Australia and Timor-Leste have reached an agreement designed to resolve their long-standing maritime border issue.
The agreement, to be signed in March, will pave the way for the development of the giant Sunrise gas and condensate field in the Timor Sea stalled for years due to the maritime border issue between the two nations. The project is operated by Australia’s Woodside.
In a statement released on Sunday, the Timor-Leste government said: “…the Parties have reached agreement on a treaty which delimits the maritime boundary between them in the Timor Sea and addresses the legal status of the Greater Sunrise gas field, the establishment of a Special Regime for Greater Sunrise, and a pathway to the development of the resource.
It further said: “The treaty also establishes revenue sharing arrangements between the governments of Timor-Leste and Australia where the shares of upstream revenue allocated to each of the Parties will differ depending on downstream benefits associated with the different development concepts for the Greater Sunrise gas field.”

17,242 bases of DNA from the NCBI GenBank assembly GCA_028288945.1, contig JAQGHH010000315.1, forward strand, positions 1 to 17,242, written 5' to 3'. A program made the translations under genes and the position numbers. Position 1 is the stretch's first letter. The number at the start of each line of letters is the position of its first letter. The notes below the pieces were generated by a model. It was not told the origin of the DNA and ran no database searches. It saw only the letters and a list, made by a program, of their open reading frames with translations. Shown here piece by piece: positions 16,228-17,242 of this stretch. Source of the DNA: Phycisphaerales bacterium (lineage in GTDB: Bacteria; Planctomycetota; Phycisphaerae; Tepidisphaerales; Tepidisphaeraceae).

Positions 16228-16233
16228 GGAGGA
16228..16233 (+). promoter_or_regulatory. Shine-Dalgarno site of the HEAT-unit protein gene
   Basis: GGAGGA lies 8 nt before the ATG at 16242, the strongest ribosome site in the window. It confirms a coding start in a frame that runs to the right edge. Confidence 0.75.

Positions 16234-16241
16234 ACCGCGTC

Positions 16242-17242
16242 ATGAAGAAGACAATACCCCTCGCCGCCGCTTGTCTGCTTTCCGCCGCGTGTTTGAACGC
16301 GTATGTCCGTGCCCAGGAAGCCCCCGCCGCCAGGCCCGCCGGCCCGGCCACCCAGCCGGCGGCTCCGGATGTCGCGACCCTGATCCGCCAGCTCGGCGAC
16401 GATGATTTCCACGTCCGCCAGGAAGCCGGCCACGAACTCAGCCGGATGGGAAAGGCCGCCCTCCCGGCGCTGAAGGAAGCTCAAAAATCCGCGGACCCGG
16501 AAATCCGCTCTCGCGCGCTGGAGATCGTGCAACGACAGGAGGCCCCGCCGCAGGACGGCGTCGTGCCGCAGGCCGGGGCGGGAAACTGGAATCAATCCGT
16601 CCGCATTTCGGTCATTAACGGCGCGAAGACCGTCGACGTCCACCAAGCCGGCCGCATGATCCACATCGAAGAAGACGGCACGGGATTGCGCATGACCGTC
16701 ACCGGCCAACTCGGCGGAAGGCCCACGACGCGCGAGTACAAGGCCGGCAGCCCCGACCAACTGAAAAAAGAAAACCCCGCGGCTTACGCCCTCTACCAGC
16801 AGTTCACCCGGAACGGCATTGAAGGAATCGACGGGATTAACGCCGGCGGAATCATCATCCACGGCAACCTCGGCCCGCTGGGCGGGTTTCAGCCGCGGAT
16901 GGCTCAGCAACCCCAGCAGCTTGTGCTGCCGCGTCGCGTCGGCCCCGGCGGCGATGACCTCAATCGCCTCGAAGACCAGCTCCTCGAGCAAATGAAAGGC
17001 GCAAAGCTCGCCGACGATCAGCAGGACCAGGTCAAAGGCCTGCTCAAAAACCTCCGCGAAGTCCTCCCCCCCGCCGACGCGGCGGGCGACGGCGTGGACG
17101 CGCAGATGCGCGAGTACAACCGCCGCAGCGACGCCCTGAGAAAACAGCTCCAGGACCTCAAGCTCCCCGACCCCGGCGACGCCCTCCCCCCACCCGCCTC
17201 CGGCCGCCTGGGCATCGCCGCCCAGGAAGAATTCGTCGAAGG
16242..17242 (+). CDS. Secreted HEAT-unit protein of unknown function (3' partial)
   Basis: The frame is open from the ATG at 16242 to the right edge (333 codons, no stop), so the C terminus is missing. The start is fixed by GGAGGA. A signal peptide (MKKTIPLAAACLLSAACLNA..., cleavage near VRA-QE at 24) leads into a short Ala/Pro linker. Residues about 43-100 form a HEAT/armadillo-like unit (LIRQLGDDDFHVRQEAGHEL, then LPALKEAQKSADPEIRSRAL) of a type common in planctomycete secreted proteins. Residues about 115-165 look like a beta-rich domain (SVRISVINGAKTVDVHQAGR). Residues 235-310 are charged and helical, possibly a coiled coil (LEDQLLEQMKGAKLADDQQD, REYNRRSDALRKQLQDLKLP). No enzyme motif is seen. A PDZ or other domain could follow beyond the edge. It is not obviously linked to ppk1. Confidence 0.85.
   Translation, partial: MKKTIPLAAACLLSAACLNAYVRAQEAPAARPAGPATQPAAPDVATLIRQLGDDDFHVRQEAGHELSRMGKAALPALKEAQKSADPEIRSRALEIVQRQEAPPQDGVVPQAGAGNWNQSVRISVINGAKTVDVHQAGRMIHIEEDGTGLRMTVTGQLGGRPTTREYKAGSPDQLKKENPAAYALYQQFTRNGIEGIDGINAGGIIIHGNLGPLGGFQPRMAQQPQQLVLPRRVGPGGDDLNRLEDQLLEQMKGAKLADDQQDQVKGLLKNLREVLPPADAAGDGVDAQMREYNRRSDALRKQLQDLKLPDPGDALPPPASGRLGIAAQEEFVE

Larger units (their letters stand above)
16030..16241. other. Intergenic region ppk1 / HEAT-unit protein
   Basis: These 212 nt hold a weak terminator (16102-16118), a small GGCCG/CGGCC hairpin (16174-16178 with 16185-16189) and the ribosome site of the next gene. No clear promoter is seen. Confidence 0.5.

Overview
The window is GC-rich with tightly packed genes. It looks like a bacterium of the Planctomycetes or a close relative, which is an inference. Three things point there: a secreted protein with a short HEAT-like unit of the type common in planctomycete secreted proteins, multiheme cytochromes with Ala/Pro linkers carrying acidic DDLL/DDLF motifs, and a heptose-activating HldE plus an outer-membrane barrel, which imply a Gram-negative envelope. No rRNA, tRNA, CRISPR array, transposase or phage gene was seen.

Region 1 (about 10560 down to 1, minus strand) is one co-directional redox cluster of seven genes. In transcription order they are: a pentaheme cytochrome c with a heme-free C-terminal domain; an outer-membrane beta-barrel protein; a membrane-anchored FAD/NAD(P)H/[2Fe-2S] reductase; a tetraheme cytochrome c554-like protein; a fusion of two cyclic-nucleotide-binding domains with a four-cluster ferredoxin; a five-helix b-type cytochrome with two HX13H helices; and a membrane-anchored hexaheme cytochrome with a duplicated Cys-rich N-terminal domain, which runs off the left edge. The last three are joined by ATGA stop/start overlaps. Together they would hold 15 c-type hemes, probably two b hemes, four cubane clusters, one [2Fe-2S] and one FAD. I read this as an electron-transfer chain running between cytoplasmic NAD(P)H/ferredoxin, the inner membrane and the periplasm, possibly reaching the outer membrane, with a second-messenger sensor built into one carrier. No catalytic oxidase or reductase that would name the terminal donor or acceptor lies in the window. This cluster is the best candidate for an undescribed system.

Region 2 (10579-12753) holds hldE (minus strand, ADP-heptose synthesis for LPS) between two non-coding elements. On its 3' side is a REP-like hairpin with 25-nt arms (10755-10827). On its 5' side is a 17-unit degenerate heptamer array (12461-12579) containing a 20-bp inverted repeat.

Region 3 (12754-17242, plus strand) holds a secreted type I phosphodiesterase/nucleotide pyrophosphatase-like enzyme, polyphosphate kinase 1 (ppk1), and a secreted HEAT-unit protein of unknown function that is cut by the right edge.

The Sunrise and Troubadour gas and condensate fields, collectively known as the Greater Sunrise fields, are located approximately 150 kilometers southeast of Timor-Leste and 450 kilometers northwest of Darwin, Northern Territory, Australia.
The two governments have agreed to convene at 5:00pm on 6 March 2018 in New York for the signature of their new Maritime Boundaries Treaty.
The spat had been caused as the two nations had differing views on where the maritime border should be.
Australia claimed its maritime boundary went as far as its continental shelf went, which well surpasses the imaginary equidistant line splitting the sea between the two countries.
Timor-Leste, however, wanted the permanent maritime border at a median line between the opposing countries.
It has previously been reported that the median line and the lateral maritime border extension the way Timor Leste wants it to happen would then place the whole Greater Sunrise area into the Timorese waters and jurisdiction.
The Greater Sunrise fields were discovered in 1974 and hold gross (100%) contingent resources (2C) of 5.13 Tcf of gas and 226 million barrels of condensate.
Woodside, the operator of the project, has previously said it remains committed to developing the Greater Sunrise fields and considers it vital that both the Timor-Leste and Australian governments agree the legal, regulatory and fiscal regime applicable to the resource.
Earlier in February, Woodside said it continued to engage with both Governments and its joint venture in discussions on a pathway to the development of the resource.
Offshore Energy Today Staff